24 Apr 2024

Beyond Joshimath: 6.7 Crore Chinese Residents Also Dwell in Rapidly Sinking Regions

Subsidence or sinking of land isn't just limited to Joshimath and some other Himalayan cities; it's affecting over half of China's major urban centers as well.

In certain locales, land is sinking at an alarming pace, with approximately one in every six cities in China sinking by approximately 10 millimeters annually.

Scientists attribute this phenomenon to groundwater depletion and the escalating strain on swiftly expanding urban areas.

In the last few decades, large-scale landslides have been seen in many rapidly expanding cities in the country.

Researchers examined 82 cities

To understand how rapidly this problem is growing, a team of researchers from several universities in China examined 82 cities with a population of more than 20 lakh.

In the data from 2015 to 2022, it was seen that in 45 percent of the urban areas, the height above sea level is decreasing by three mm every year.

Whereas in 16 percent urban areas this decline was happening by more than 10 mm per year.

6.7 crore people in China are living in rapidly sinking areas

According to scientists, this speed was quite fast. How serious this situation is can be gauged from the fact that 6.7 crore people in China are living in areas which are rapidly sinking.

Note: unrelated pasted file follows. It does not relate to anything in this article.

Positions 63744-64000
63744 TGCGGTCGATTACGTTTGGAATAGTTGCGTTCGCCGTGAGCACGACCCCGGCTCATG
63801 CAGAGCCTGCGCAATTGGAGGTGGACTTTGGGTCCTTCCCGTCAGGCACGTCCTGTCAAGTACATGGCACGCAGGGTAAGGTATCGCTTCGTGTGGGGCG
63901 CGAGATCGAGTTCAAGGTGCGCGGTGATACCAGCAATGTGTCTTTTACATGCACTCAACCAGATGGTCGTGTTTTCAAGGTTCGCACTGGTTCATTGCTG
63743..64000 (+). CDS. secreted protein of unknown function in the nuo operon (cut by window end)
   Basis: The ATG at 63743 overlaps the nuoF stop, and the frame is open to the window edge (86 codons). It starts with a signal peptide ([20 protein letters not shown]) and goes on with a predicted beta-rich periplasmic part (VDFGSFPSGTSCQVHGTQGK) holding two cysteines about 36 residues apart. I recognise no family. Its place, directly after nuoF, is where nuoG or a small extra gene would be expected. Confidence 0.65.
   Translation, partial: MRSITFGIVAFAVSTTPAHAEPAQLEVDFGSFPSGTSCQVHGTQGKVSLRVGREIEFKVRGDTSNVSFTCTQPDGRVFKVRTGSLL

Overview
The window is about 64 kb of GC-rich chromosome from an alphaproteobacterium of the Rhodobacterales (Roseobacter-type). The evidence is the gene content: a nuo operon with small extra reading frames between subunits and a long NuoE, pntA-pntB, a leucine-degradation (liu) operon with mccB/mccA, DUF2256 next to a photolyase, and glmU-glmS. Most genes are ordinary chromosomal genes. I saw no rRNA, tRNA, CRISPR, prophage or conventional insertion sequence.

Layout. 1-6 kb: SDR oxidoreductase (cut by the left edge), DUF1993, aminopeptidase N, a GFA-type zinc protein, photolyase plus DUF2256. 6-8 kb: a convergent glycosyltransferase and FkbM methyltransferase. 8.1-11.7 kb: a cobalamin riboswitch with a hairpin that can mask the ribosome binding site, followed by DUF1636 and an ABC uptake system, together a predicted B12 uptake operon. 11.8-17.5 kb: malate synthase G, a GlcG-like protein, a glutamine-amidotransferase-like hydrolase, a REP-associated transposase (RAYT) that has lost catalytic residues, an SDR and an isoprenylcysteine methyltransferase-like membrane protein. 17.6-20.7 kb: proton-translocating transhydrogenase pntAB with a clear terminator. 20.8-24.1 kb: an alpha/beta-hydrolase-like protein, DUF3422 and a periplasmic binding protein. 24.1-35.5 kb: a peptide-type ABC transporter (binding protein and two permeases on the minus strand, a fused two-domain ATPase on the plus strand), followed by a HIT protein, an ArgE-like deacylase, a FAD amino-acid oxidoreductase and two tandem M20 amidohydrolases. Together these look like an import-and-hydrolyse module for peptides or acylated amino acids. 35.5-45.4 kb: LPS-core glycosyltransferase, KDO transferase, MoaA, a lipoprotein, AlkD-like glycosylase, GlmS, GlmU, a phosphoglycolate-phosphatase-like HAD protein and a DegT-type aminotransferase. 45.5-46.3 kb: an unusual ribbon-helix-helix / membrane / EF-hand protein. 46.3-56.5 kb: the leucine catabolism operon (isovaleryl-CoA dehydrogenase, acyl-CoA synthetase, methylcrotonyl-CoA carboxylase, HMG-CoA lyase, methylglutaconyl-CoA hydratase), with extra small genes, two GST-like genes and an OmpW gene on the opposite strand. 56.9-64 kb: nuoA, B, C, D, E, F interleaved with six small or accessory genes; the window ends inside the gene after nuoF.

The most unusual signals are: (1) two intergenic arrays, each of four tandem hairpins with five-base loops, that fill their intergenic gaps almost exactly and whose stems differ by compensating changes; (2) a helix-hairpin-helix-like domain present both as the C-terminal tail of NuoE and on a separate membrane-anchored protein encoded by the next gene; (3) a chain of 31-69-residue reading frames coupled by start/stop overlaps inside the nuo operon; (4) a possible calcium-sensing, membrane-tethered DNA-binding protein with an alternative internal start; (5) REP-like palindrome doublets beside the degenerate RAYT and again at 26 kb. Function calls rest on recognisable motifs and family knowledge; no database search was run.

Land subsidence is caused by many factors, including geology and the weight of buildings. However, according to researchers, the main reason for land subsidence in China is extraction of groundwater.

The surge in urbanization across China in recent decades has led to heightened groundwater extraction in certain regions, as outlined by researchers.

Some areas of Beijing are sinking by as much as four inches (11 cm) each year, due to the over-pumping of groundwater from beneath China's capital, a survey has revealed. Beijing has a population of over 2 crore and is the fifth most water-stressed city in the world, meaning the resulting subsidence is set to worsen.

Groundwater has sat beneath the city for thousands of years, but it is increasingly being used for domestic consumption, industrial use and agriculture. Beijing alone requires 3.5 billion litres of water each year, two-thirds of which is pumped from beneath the city. As it is removed, the soil compacts, causing subsidence above. The process is accelerated by the increasing weight bearing down as buildings continue to be constructed.

Land is sinking and sea level is rising

Whereas due to rising water level in coastal cities, millions of people are at risk of floods.

By 2020, approximately six percent of China's landmass was lying slightly above sea level. Within the next century, this proportion may surge to encompass 26 percent of the nation's territory.

Researchers say that as the sea level rises, the land is sinking rapidly, due to which millions of people will be at risk of floods.

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